Overuse of zinc supplements can lead to neurological problems and anaemia
Clinicians often misdiagnose zinc deficiency and seem to be unaware of the health risks of excess zinc, suggests an audit of clinical practice in Glasgow hospitals.
Zinc is an essential trace element that is required in daily quantities of 5.5-9.5mg for men and 4-7mg for women. Zinc supplements are usually only available in formulations of 45 or 50mg. Excessive intake of zinc dietary supplements can disrupt copper uptake, leading to neurological problems and anaemia.
Researchers studied the case notes of 70 patients who were prescribed zinc supplements in Glasgow hospitals between 2000 and 2010. Zinc was prescribed to aid skin healing, for poor nutrition, to support alcohol withdrawal and for alopecia. Plasma concentrations of zinc, copper, C reactive protein and albumin were recorded from the laboratory database.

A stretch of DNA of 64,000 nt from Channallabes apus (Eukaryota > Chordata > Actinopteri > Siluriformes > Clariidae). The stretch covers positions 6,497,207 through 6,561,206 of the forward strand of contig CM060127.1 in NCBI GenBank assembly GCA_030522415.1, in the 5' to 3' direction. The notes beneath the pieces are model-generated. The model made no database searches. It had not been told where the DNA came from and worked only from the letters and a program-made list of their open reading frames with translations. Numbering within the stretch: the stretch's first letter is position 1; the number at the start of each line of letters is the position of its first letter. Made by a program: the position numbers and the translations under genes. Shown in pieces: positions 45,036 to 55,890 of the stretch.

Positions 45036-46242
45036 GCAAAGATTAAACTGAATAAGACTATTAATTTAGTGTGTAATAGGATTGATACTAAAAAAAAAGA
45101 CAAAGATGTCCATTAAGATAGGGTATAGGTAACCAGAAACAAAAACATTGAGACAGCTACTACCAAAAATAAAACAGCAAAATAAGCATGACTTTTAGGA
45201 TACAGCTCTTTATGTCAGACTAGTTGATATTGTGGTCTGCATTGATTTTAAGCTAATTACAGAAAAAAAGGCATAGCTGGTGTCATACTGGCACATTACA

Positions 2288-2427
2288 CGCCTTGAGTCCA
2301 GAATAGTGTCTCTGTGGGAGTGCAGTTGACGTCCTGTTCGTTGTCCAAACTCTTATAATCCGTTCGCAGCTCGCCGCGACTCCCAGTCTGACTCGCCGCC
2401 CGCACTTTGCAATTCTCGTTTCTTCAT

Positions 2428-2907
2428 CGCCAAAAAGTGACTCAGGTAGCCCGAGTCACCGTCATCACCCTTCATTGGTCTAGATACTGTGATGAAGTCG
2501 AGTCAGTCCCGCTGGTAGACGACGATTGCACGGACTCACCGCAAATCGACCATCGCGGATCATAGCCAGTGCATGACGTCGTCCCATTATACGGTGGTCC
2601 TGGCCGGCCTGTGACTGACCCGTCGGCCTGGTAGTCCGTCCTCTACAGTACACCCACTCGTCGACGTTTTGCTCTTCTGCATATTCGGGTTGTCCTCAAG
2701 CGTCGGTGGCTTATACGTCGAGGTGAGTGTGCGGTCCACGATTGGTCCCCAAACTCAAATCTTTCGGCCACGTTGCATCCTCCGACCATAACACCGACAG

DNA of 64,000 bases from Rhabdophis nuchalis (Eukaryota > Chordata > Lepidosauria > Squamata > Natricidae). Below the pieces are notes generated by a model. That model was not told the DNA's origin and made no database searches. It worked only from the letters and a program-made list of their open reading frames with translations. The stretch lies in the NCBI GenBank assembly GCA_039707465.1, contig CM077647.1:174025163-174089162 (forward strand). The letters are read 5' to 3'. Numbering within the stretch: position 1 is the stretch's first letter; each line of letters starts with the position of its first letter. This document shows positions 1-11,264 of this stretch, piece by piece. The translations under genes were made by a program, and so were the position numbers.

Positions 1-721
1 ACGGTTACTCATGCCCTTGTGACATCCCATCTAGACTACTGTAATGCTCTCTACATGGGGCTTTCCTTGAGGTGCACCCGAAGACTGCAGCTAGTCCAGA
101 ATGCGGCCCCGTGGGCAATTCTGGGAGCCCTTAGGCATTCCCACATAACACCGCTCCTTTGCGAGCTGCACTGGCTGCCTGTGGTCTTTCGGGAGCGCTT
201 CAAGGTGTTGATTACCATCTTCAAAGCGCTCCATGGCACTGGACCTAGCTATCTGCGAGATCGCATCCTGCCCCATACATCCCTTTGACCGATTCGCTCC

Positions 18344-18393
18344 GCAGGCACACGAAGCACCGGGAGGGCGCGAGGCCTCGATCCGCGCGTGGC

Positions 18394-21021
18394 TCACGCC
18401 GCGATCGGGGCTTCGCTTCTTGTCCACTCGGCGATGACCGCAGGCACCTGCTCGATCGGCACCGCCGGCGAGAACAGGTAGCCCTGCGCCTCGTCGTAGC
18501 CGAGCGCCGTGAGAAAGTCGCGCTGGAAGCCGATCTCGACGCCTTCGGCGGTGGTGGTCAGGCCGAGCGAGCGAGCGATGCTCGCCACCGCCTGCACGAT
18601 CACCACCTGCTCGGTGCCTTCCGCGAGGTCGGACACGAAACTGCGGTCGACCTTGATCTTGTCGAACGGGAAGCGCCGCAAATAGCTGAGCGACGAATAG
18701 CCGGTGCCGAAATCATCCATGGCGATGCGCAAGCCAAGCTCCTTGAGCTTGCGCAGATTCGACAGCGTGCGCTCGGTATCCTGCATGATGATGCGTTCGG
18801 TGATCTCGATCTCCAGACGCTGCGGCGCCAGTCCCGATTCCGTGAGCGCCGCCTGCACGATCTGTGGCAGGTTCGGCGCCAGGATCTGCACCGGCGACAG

They found that 62% of patients were prescribed zinc at doses sufficient to cause copper deficiency. In 48% of patients, plasma zinc concentrations were low as a probable result of hypoalbuminaemia or the systemic inflammatory response rather than deficiency. Copper deficiency was only documented as a possible side effect in one patient and plasma copper was measured in only two patients. Almost one in ten patients (9%) developed unexplained anaemia and 7% developed neurological symptoms typical of copper deficiency.
The findings indicate that clinicians consider zinc ‘a safe nutrient rather than a drug carrying potential risk’, write the researchers.